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The Club is engaged in a number of different activities:

One of the MCSA's main activities is climbing. South Africa really lends itself to climbing having not only an abundance of rock but the weather to go with it. Sections go out on regular basis to what are called 'meets'. On these meets climbers get together to climb routes at a specific venue. Check out a section listed on our home page closest to you to see their meets programme. For more details on the various forms of climbing see here.

The MCSA is the oldest amateur conservation body in South Africa and its members have contributed to increasing awareness of environmental issues as well as actual conservation for a long time. Valuable work in the field of alien eradication has been done as Club members often visit areas which are difficult to access. 

The Club also acts as a pressure group for mountain conservation. The Club campaigned for the declaration of the Cape Peninsula and Magaliesberg Nature Areas, and members serve on management committees of both. The Club is a co-founder of the Habitat Council and the prime mover in the establishment of the Magaliesberg Protection Association and the Federation of Drakensberg Users Group (FDG). Members serve as Honorary Forest Wardens and advise on the conservation of the Drakensberg, administer programs to eradicate alien vegetation in mountains and contribute to the Protea Atlassing Project. 

Most activities are regionally based. We participate in the annual 
International Mountain Day annually on 4 December.

News on the lawsuit regarding the Kgaswane Country Lodge can be found at the Environment subpage

Funds are available to help with expeditions. See the Expeditions subpage for more details and application forms.


The Journal of the MCSA is published annually and serves as a record of the mountaineering-related activities of the Club's members. Its contents represent the fulfilments of many of the objectives of the MCSA and the articles, photographs and sketches in each Journal show members and friends engaged in mountaineering activities at home and abroad.

Each year there are articles and illustrations focusing on the environment, on the flora and fauna encountered in remote parts of South Africa and elsewhere, on search and rescue, and on the history, geology and archaeology of mountain areas. With this extensive range of content, the Journal not only provides a record of mountaineering activities, but is an interesting, informative, entertaining and inspiring work, reflecting the spirit of adventure of the mountaineers and explorers of South Africa.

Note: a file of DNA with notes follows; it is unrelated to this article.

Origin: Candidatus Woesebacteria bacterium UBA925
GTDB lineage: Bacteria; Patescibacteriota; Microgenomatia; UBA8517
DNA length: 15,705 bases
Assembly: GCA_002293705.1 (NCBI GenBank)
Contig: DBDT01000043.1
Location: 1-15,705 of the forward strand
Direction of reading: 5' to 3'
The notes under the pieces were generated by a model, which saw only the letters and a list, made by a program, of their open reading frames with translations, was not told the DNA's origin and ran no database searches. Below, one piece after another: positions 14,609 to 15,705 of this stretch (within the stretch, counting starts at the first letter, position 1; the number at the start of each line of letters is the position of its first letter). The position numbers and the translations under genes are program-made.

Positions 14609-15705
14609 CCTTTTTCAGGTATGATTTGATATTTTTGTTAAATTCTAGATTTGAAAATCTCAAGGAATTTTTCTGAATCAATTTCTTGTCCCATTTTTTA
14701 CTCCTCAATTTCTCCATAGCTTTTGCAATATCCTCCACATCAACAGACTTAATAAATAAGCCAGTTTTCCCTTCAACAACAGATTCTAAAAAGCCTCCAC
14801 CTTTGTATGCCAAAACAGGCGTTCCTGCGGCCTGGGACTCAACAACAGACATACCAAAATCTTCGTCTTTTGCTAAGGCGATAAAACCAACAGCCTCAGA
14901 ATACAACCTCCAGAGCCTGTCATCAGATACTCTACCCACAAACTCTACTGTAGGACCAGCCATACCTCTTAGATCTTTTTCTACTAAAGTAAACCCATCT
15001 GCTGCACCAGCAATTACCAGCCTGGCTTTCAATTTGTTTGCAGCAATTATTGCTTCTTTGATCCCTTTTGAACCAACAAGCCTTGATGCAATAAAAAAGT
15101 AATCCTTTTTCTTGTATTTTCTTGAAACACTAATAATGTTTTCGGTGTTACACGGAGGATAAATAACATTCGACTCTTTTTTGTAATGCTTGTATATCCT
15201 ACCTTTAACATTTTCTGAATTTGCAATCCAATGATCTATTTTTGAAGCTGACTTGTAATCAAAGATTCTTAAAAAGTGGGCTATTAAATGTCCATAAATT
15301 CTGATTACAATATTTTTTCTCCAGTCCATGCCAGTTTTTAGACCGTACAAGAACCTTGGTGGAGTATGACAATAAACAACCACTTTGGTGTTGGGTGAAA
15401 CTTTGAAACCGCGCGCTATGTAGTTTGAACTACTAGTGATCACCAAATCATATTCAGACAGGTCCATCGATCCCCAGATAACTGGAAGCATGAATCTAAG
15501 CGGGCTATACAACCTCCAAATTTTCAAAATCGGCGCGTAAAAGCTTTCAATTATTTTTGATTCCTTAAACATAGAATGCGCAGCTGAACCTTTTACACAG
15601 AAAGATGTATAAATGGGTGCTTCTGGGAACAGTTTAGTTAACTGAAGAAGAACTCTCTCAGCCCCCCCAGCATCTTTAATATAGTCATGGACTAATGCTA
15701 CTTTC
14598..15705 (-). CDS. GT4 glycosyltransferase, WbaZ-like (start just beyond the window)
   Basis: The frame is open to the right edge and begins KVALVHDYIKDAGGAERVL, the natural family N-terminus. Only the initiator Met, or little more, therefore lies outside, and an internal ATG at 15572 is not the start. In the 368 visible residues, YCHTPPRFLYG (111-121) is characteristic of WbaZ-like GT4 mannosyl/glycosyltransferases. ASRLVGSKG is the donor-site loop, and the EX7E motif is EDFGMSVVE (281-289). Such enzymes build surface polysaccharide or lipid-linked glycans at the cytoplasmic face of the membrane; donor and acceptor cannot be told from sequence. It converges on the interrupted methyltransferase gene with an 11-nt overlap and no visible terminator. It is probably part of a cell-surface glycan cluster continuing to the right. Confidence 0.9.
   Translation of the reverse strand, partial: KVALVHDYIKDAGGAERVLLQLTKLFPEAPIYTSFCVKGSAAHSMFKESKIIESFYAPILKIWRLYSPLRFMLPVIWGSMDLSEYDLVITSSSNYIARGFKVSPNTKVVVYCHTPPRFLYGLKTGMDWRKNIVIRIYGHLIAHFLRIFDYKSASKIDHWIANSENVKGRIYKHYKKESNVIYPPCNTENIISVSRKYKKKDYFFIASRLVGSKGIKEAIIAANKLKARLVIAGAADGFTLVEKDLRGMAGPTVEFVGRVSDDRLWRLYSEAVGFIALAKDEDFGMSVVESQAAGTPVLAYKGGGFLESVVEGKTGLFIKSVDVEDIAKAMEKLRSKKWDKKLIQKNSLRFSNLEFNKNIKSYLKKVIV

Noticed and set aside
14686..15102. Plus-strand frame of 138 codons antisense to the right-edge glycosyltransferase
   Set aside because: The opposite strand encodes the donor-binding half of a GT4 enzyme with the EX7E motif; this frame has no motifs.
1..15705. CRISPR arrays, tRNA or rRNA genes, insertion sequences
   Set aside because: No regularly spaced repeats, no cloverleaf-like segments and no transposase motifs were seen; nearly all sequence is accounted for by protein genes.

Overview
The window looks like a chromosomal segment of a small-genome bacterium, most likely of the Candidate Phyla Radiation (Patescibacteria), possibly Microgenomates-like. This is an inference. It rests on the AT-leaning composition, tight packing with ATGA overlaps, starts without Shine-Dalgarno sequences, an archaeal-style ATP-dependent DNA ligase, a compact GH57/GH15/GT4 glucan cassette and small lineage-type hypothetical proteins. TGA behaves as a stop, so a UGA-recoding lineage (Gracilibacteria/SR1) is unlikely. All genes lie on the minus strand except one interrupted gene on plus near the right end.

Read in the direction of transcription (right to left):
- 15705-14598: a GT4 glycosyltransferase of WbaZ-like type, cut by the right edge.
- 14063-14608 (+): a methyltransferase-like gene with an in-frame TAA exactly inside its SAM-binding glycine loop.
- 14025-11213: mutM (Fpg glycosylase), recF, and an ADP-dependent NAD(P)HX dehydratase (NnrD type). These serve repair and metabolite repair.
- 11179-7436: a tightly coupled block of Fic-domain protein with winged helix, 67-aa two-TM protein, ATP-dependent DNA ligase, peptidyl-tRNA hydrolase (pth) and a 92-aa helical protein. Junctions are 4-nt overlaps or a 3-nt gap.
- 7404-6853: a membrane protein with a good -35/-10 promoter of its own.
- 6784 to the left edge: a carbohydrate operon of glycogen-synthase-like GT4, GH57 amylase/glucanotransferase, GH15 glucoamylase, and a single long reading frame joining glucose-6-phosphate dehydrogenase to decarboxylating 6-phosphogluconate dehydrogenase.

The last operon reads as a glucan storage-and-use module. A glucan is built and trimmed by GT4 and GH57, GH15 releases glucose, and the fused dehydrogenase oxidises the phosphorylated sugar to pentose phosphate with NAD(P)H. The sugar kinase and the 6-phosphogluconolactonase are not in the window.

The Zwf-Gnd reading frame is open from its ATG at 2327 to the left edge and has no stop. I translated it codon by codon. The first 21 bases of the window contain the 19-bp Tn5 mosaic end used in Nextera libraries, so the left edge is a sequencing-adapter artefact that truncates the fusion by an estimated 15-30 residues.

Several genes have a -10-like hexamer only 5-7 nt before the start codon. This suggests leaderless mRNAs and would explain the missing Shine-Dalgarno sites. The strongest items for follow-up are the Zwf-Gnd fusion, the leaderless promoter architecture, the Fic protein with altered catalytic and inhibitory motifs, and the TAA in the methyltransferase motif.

The Journal also features Annual Reports of the Sections, book reviews, new route descriptions and obituaries. The Journal therefore serves as a work of reference for those seeking information about mountaineering and mountaineers, about the Sections of the MCSA, about South Africa's wilderness areas in general. It is for this reason that Journals are kept by individual members, by the Section libraries, by University libraries and by the libraries of overseas climbing clubs.

As the Journal enjoys a wide and varied readership, and caters to the tastes of all mountaineers, hikers, explorers and "armchair" travellers, it has proved to be an enduring publication: the first Journal was published in 1894. An index is available for the Journal. Quality printing on matt finish paper, quality typesetting, reproduction and binding, the glossy hard cover and superb colour photographs have made the Journal a welcome addition to many a private bookshelf, and an enduring and often-consulted work of reference in many libraries.

Contributions on mountain -related matters are most welcome.

The Club has made numerous awards to its distinguished members over the years. A list of these can be found here.